Knowing that 63% of people do research online before making purchase decisions, websites are an important part of your marketing strategy. A website should be considered an extension of your sales team. When it is done right, the site is informative, useful and is a positive reflection of your brand. It must amount to more than a series of superficial interactions and fancy animations. People who visit your site bring expectations and intent. In fact, 96% of B2B buyers want content with more input from industry thought leaders. They want to hear from you. By offering great content, at the right moment in time, you have the opportunity to convert a potential customer to a raving fan. So, how do we make a website that delivers an excellent experience? It's as simple as map, make and measure.

Map

Define the Website's Potential.

 

This provides the business context for the website. We determine the project's stakeholders using a RACI model to identify roles and responsibilities. Everyone who has an interest in the success or failure of the project should be accounted for. This includes: clients, management, tech support and regulatory bodies. Next, we identify the vision for the website. The vision should forecast 2-5 years in the future. It shouldn't rely on a specific technology or implementation. Technology changes at a rapid pace, our project's vision can't depend on something in a constant state of evolution. The resulting vision statement should be a few overarching sentences about what we want to be. The vision should out-live the website. This gives our team a design target that we can use to ensure forward progression. Now we need to segment the market so we can identify a target that will become the focus of our design solution.

Common activities

Define the Website's Context of Use.

Now that we know who we are targeting, we need to learn as much as possible about them. This starts with an informed description that manifest as user profiles, a set of personas that describe the goals and behaviors of the key user groups. Then, we'll create environment profiles, descriptions of the social, technical and physical environment within which the site will be used. Finally, we identify key user journeys. A key user journey is a list of the critical tasks that user needs to easily carry out for the website to be a success.

Common activities

Make

This is where we'll create the User Experience

The website's success will be evaluated by key performance indicators (KPIs) and UX metrics. KPIs are developed by setting quantitative measures, based on key customer and business requirements. UX metrics will guide the site's design. Together they will tell us when the site is ready to deploy. Armed with our research, KPIs and UX metrics, we write a creative brief. All key decision makers agree to the brief's content. Now the team responsible for executing the work begins. An information architecture is created. This is a a high-level, conceptual model of the website, showing how all of the site's functions and features will hang together. The creative brief serves as a lighthouse to the team. Sketches move into wireframes, then to interactive prototypes. Web developers work closely with UX designers, UI designers, copy writers and art directors to craft the experience. The back-end code, third party integrations and content management systems are integrated as well.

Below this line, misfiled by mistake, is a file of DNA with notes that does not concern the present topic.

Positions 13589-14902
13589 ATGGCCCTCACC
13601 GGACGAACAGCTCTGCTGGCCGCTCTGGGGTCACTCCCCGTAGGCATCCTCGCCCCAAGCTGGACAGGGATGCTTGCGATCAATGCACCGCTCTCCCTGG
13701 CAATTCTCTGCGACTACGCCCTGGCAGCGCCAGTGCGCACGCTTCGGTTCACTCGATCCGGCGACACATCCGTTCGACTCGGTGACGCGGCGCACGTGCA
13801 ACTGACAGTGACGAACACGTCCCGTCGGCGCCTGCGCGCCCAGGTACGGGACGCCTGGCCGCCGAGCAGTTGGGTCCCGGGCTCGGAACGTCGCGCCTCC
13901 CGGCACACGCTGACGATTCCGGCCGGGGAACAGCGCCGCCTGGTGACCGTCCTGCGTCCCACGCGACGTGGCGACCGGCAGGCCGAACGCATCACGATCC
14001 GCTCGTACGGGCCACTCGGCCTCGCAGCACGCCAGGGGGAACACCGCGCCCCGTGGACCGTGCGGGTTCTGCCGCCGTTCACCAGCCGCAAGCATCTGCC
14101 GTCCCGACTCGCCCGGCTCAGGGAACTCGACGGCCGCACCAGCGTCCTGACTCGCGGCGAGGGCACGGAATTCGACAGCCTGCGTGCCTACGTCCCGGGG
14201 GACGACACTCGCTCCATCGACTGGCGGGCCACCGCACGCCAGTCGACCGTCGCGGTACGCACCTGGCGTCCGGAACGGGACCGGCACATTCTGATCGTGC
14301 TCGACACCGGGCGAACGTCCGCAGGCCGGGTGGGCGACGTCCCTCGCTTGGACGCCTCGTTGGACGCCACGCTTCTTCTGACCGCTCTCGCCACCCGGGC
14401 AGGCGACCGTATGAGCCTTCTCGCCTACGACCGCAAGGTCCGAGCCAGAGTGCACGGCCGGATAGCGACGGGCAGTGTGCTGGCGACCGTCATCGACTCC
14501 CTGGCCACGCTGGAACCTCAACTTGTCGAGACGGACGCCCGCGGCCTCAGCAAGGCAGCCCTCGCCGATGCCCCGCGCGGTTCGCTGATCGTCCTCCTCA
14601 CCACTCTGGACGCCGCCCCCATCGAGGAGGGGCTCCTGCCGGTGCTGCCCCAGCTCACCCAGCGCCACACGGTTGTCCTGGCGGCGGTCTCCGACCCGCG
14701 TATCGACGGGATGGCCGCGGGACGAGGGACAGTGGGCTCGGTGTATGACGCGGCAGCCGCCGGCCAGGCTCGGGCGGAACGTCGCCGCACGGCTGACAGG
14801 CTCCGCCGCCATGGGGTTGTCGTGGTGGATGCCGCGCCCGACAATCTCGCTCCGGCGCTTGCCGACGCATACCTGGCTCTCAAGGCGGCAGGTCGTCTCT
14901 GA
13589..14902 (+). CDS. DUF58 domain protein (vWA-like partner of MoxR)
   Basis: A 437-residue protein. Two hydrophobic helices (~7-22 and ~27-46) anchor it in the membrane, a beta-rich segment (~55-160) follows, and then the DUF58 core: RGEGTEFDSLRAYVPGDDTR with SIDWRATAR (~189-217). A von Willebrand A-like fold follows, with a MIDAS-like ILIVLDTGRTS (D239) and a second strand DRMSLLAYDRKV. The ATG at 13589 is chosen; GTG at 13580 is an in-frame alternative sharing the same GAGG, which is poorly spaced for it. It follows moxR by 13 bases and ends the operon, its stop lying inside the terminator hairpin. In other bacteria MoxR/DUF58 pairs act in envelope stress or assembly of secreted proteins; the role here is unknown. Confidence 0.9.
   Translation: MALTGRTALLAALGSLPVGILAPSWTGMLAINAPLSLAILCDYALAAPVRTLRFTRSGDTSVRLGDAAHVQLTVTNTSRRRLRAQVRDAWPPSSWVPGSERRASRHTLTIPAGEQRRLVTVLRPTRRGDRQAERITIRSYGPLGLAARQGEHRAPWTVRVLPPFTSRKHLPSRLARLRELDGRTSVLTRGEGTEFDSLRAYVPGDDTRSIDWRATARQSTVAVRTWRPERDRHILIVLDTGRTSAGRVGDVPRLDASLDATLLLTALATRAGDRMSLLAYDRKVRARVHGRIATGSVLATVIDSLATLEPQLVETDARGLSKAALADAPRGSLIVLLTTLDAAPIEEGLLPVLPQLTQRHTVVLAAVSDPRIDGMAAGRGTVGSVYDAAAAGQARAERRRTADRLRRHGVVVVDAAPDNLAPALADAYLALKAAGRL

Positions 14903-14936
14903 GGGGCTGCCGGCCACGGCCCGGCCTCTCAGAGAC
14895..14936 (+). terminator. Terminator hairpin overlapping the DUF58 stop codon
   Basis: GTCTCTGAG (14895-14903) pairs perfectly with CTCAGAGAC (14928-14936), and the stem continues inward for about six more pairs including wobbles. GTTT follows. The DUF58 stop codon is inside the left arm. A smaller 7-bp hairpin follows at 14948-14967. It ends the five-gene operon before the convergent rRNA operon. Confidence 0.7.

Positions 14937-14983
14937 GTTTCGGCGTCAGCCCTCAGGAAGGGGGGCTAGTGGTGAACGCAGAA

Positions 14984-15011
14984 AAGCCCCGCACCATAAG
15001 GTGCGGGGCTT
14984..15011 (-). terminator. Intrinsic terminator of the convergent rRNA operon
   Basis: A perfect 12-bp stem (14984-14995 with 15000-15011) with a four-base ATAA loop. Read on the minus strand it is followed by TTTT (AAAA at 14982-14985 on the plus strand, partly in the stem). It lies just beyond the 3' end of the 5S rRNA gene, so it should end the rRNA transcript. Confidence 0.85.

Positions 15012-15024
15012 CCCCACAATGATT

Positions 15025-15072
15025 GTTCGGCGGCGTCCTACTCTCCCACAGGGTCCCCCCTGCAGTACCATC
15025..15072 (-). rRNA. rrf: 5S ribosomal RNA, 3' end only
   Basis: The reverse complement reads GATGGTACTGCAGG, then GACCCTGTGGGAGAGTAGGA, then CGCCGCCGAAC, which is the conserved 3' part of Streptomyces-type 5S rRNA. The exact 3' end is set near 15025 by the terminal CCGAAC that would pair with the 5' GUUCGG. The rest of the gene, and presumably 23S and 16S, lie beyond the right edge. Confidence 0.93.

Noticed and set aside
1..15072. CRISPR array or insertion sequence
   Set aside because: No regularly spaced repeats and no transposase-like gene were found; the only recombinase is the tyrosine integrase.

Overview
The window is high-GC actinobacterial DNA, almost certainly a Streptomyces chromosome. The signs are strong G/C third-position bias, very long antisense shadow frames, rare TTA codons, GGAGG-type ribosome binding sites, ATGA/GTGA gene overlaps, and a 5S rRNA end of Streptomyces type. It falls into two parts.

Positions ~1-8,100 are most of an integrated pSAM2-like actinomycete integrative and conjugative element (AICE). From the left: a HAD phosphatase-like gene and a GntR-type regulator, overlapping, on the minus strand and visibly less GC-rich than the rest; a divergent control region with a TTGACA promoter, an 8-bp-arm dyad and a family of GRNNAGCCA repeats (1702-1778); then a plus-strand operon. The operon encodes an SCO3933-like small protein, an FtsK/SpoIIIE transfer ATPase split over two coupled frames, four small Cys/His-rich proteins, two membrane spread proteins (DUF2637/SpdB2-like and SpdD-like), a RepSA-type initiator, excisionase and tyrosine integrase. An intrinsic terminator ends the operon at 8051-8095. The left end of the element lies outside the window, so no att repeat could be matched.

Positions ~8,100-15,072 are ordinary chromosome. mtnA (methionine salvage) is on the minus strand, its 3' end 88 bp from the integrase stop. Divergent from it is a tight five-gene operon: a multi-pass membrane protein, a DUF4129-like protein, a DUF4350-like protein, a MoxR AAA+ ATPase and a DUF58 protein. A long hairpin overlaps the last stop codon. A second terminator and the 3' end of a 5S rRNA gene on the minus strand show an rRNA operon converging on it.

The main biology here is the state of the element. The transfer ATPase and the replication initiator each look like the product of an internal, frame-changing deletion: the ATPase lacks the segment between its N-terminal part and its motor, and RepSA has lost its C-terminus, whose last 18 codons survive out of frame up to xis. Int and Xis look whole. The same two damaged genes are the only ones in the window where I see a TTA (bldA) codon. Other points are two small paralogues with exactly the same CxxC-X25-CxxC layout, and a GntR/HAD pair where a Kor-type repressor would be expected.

Common activities

Measure

To test the website's usability we ask potential customers to carry out realistic tasks. The findings may require adjustments to the experience. We also have peer experts review the site to ensure the user's experience will be delightful. Now we are ready to deploy the newly made website. This isn't the end of the project, some consider this the beginning. It's important to track real-world usage. We do this by monitoring how people use the website. These insights drive optimization and improvement to the overall experience in the next release of the website.

Common activities

Our web development process is based on the International Standard ISO 9241-210: Human-centred design for interactive systems. We've found it works well with an engaged client partner that is passionate about their work and invested in the success of the project. We love what we do and would be happy to discuss your project to see if it's a good fit.

 

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